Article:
Tire of interminable email threads that you’re not even sure you should be cc’d on, and tasks missed because no one realized they were responsible for them?
When you’re trying to coordinate a large team, good communication is crucial for making projects run smoothly – but group emails and drive-by meetings can sometimes just lead to confusion.
Fortunately, there’s a better way. These six free apps will help you streamline communication, keep track of assigned tasks, and automate your team’s workflow so that you can work faster and better.
A well-established teamwork app, Asana has been around for almost five years. It creates a digital workspace for your team where you can create projects and break those into tasks, which can then be assigned to various team members. One great feature is the ability to make project templates, streamlining the creation of a new project.
The app gives teams the ability to add comments and attachments to tasks, which means you won’t have to search back through your email for random bits of information. It’s accessible from the web, or as an app for iOS and Android devices. Basic Asana is free to try and always free for teams up to 15 people
Trello is a powerful way to collaborate on shared projects. Similar to Asana, you can create a board for each project, create cards for individual tasks, and assign cards to team members. The layout lets you see the status of things at a glance.
Team members can also comment and add attachments to cards, as well as creating checklists and due dates. Standard Trello is free, but Trello Business Class ($3.75/user/month) is an interesting option for organizations who are working collaboratively with citizen groups – it allows the organization to create both private boards for internal work, and public ones which can keep the public appraised on projects.
With Dropbox, there’s no more need to email versions of files back and forth. No more printing out a file only to realize you don’t have the most recent version, or that someone’s written over your work.
Dropbox lets you create shared folders that are accessible on any computer, or through an app for iPhone or Android. It’s fantastic for sharing collaborative files as a team, or for an individual who works from multiple locations.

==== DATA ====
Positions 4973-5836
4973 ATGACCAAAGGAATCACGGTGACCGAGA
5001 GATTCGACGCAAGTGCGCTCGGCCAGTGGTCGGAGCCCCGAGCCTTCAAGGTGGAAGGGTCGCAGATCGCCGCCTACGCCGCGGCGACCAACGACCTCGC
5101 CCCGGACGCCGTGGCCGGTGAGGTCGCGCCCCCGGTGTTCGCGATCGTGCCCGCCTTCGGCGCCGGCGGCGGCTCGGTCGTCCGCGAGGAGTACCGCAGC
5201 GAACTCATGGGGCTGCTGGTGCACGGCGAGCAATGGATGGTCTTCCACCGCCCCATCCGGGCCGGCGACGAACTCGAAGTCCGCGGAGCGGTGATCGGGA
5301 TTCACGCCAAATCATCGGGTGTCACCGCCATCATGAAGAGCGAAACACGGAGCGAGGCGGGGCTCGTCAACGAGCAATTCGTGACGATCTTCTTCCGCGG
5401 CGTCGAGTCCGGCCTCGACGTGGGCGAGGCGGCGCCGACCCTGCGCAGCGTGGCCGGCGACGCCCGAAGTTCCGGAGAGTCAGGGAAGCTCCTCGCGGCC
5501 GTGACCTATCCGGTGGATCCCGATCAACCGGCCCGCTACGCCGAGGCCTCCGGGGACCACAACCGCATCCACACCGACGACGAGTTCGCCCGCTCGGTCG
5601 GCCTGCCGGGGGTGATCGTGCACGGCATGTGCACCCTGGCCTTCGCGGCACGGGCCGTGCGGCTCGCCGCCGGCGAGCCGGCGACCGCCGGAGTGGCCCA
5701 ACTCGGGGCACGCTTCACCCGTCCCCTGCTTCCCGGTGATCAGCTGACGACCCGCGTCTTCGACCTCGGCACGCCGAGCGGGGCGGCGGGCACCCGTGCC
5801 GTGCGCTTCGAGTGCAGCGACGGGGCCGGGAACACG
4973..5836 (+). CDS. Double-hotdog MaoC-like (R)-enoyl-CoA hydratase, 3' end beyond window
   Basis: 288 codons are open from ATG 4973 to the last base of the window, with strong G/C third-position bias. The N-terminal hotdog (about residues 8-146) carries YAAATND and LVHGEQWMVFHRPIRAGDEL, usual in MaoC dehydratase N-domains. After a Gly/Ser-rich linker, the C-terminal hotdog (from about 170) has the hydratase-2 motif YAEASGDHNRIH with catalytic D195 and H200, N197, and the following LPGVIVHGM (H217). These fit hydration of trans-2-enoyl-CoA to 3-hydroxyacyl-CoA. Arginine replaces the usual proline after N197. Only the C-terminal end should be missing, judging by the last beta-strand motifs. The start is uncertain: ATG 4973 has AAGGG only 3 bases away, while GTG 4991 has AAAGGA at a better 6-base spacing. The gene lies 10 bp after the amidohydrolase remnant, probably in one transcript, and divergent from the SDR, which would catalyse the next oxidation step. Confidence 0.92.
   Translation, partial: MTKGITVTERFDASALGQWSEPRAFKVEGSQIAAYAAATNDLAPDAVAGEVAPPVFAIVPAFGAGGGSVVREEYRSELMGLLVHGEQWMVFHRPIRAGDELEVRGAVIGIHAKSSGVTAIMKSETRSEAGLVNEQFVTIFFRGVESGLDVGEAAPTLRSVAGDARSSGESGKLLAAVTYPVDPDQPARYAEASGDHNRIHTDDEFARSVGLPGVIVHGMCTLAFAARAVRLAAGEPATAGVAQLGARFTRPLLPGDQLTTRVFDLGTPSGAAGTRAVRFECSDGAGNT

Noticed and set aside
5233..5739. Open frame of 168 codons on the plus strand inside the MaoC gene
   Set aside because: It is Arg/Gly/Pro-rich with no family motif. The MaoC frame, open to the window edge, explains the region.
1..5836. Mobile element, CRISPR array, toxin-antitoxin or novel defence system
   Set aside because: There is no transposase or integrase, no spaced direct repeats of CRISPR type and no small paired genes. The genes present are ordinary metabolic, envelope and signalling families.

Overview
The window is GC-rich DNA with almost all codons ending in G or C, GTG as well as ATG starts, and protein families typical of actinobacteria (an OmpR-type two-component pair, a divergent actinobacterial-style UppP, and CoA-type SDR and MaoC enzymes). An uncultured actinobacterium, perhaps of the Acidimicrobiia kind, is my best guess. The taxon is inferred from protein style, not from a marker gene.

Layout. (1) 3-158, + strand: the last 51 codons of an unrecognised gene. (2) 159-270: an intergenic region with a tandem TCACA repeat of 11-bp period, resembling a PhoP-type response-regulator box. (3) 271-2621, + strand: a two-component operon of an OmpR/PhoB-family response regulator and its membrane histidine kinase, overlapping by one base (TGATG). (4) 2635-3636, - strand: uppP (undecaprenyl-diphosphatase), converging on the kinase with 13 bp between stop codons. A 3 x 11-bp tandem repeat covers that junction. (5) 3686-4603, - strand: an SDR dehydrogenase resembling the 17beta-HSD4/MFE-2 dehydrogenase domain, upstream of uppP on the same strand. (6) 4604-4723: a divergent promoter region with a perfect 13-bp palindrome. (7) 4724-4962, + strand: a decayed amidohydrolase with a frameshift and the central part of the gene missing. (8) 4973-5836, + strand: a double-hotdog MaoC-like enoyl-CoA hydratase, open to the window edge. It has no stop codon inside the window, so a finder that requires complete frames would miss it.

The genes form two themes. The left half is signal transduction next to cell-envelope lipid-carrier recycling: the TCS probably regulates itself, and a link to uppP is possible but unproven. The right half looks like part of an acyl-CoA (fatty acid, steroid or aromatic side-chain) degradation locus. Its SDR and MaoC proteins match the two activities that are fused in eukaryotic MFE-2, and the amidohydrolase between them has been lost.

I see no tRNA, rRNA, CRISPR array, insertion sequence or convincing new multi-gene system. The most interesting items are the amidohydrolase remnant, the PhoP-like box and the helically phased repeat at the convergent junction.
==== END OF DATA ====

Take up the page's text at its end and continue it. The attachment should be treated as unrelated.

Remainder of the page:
It’s free for up to 2.5 GB of storage space – after that it’s a flat fee of $100 a year for 100 GB of space.
Evernote (one of my favorite apps) has some very helpful features for team collaboration. By creating a shared notebook, a team can collect content and create notes all in one space, then tag things in order to assign them to team members.
It’s free for individuals, but Evernote Business provides even more features – like data security, administrative function, and the ability to turn your notes into presentation slides at the touch of a button. Here’s a quick tutorial on how to get started using Evernote as a team.
UberConference is a fairly recent app designed to take the “pull-your-hair-out” factor out of conference calls. Along with conference calling capabilities (users can call in from their phone or computer), it also lets you share your screen, view participant profiles, and share documents from your computer, Google Drive, Box, Dropbox and Evernote. Another great feature is free MP3 call recording. It’s free for up to ten callers, then only $10/month after that.
Designed with a lofty goal in mind, Slack is meant to “change the ways teams communicate.” It combines the functionality of email with a chat program, letting you keep all the communication within a specific channel.
Users can also share documents, chat privately in one-to-one conversations, and a powerful search function lets you search by context and find exactly what you’re looking for without hunting through all your email. It’s free as a basic program.
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